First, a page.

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Subskill of Spinal Immobilization Adult

After the patient has been fully immobilized on a backboard or other rigid device, it may be necessary to secure their hands to prevent the patient's arms from falling open during movement. Hands and/or arms may be secured in a variety of ways that change depending on the situation and the patient's level of consciousness. For instance, a patient who is conscious may be able to keep their arms across their chest with no external securing needed where an unconscious patient's arms may need to be secured both to the board and to each other to prevent movement.

Who?[edit | edit source]

Patients who need their hands or arms secured to the board are those who are at risk of either disrupting movement procedures by reaching/grabbing or those who are unable to control their limbs.

Conscious Patients[edit | edit source]

Minimize the need for securing a conscious patient's arms by describing the procedure and any movements to be made; remember your patient has just lost their ability to spontaneously look around or move on their own (if they were immobilized correctly). Sudden or unexpected movements can lead to an involuntary stabilization reflex where the patient reaches out and grabs the first thing their hand contacts. This can be dangerous for both the patient and the rescuers.

Semiconscious/Unconscious Patients[edit | edit source]

Patients who are semiconscious may not be able to fully understand or follow directions and patients who are fully unconscious will follow gravity when it comes to where their arms and legs go. For these patients it is imperative that arm/leg control is implemented and reassessed before, during, and after movement, as these patients may be unable to verbalize pain to let you know about a finger caught underneath the backboard. Additionally, it is incredibly dangerous to both the patient and rescuer to attempt movement without properly secured limbs as these limbs may fall off the board at inopportune times and get caught on doorframes, between railings, or on furniture.

When?[edit | edit source]

Regardless of whether or not the patient is conscious, semi-conscious, or unconscious the hands are always secured at the end of immobilization. For conscious patients it leaves them some semblance of free movement for as long as possible, and for semiconscious or unconscious patients it allows for easier access and movement during immobilization for the rescuers. The only exception to this is if the patient is actively fighting the rescuers or exhibits behavioral agitation that does not respond to de-escalation measures. This is a scene hazard that needs to be taken care of before treatment/intervention may be performed. In this case, the patient's limbs may be secured in a way that permits further treatment or immobilization without further injury to the patient.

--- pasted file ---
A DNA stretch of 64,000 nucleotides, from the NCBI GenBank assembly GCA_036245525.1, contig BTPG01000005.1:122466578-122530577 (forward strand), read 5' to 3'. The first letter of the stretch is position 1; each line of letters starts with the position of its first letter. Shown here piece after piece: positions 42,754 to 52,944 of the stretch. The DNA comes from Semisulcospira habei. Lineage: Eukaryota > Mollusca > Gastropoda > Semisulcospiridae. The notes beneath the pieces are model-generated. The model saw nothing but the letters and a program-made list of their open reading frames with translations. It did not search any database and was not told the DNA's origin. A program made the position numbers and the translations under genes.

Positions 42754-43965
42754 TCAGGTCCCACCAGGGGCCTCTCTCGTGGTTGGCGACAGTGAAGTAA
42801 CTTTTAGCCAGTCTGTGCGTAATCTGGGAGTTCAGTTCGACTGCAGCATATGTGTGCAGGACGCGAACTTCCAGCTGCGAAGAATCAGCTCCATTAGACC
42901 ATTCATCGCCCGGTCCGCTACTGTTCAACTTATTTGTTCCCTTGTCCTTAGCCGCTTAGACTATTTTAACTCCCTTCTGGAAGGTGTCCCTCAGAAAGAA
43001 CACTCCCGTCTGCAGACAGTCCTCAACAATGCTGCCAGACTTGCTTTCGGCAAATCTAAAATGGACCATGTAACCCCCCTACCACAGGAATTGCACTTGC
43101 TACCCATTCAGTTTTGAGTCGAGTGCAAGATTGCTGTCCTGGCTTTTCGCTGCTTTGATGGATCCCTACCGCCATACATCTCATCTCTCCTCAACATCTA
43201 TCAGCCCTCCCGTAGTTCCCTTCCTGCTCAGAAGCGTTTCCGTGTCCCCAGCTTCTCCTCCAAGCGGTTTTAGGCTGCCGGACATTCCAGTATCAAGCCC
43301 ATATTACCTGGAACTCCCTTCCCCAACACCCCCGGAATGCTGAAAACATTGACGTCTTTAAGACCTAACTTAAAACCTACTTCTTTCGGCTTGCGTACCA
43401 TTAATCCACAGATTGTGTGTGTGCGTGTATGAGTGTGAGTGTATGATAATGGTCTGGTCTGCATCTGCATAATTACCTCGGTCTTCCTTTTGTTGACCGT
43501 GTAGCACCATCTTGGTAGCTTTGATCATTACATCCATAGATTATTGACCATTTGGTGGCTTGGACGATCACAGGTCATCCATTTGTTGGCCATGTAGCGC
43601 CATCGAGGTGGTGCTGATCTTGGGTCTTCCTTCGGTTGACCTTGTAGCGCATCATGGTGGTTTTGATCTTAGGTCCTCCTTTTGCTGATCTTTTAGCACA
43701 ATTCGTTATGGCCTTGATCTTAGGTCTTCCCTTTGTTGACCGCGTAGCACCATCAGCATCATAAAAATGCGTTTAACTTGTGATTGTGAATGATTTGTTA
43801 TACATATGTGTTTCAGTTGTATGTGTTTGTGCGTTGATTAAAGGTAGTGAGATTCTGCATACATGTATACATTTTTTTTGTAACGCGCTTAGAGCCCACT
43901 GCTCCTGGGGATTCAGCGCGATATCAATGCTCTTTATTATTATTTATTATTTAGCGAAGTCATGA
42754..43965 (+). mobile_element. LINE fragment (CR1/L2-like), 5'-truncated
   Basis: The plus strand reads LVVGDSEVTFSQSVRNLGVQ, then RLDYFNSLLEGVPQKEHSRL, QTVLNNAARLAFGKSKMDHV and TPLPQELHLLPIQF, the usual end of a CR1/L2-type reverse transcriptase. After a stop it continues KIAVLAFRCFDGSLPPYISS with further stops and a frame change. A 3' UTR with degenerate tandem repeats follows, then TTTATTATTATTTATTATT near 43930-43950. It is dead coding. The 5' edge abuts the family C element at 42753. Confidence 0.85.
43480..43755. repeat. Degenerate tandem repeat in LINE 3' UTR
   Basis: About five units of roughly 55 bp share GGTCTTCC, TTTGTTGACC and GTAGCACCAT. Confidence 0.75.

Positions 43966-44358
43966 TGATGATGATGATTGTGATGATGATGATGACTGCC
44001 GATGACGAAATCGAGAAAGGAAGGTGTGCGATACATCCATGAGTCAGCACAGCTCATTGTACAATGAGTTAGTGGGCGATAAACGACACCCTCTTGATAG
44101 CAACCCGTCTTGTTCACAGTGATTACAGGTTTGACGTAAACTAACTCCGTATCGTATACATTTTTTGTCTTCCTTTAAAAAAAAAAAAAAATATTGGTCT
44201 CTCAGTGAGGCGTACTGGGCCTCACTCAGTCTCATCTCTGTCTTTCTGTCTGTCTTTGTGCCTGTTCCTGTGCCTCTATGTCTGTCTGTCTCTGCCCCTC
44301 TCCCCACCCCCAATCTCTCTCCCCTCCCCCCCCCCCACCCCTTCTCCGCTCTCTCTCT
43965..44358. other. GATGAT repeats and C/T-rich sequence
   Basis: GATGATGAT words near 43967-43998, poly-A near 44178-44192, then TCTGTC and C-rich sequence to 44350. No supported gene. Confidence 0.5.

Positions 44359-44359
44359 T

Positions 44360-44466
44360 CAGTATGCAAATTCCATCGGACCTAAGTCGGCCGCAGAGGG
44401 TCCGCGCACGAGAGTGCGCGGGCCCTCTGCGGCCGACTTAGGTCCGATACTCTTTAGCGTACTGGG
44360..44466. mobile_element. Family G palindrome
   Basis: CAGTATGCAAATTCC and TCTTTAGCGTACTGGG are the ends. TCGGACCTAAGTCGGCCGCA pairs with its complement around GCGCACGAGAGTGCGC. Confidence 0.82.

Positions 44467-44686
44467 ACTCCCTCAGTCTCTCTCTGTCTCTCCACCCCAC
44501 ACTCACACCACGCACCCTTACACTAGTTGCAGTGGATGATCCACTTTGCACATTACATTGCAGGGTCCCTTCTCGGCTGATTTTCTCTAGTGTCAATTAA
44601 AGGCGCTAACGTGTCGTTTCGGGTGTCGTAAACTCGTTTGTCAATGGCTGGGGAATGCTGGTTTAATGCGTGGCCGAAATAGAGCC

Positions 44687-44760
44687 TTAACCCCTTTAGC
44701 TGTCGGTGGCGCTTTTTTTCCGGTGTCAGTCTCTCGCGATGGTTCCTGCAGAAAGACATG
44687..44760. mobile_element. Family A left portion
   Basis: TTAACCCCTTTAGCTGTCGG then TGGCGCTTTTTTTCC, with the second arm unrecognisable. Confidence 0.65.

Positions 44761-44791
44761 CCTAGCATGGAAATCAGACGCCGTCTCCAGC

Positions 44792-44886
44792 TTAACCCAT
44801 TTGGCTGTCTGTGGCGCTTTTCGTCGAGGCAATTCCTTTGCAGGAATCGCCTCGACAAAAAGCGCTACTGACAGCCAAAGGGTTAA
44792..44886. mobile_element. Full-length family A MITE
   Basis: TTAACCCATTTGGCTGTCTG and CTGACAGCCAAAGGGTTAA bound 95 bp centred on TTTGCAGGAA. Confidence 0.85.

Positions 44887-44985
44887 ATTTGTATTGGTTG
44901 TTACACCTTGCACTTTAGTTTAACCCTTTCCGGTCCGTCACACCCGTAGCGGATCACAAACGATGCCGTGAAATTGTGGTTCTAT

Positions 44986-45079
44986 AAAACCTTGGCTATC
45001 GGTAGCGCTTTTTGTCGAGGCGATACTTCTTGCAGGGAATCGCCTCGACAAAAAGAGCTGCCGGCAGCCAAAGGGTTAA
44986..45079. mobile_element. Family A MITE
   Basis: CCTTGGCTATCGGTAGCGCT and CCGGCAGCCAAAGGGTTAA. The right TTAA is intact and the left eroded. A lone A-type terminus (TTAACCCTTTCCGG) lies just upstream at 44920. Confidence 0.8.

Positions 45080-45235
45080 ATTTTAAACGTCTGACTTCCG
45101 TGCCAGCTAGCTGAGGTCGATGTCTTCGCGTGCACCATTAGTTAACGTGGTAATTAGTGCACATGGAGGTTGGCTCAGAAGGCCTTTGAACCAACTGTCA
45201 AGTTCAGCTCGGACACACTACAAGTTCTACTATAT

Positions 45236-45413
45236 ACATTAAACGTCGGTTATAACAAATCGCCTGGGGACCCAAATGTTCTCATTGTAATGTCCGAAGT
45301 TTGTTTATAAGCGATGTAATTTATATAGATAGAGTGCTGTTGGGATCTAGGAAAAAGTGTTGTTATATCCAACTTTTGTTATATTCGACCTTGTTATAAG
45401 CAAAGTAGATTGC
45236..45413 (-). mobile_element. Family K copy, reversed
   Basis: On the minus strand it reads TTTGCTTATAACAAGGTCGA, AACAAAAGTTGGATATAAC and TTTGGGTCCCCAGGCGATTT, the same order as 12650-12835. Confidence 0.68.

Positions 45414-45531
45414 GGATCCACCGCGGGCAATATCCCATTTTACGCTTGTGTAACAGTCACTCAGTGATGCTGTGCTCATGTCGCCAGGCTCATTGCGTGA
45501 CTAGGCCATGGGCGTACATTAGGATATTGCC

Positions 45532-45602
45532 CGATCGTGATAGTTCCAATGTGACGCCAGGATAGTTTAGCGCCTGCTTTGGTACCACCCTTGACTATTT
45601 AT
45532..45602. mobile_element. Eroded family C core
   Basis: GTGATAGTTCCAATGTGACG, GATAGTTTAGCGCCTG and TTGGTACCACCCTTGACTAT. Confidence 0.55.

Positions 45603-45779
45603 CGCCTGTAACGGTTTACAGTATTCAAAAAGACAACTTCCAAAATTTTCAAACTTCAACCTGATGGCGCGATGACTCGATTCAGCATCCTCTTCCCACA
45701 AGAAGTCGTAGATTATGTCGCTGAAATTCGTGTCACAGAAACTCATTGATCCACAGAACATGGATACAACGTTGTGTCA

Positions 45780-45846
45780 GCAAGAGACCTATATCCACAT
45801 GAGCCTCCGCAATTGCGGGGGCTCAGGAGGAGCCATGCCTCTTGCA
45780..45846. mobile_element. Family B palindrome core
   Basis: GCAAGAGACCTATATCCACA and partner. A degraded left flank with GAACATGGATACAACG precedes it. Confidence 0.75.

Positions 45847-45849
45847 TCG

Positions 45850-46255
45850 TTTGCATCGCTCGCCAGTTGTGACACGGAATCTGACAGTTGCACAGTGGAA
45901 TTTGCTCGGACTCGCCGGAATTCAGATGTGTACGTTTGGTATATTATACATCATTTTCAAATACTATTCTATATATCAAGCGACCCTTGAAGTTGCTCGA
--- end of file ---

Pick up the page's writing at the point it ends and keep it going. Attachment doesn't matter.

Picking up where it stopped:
Why?[edit | edit source]

Securing a patient's hands during movement reduces the chance for injury to the patient from collision with rescuers or objects as well as reducing rescuer risk by making the patient more stable and less likely to "tip".

How?[edit | edit source]

The prehospital environment is constantly changing, and you will often find patient's whose symptoms or conditions are abnormal and may present differently than you may expect. Improvisation is a key skill that can help an EMT work their way around the unique problems that can pop up during routine operations. Along this line of thought, there is no definitive recommendation for how to secure a patient's hands, outside the use of a commercial device. There are two major conditions that must be fulfilled while securing the patient's hands; firstly the patient must have no negative impact to their CSM, and secondly the patient's hands should be able to be unsecured quickly if needed.

FA info icon.svg Angle down icon.svg Page data
SDG SDG03 Good health and well-being
Authors Josh Hantke
License CC-BY-SA-4.0
Language English (en)
Related 0 subpages, 2 pages link here
Impact 229 page views
Created September 28, 2021 by Josh Hantke
Modified March 1, 2023 by Felipe Schenone
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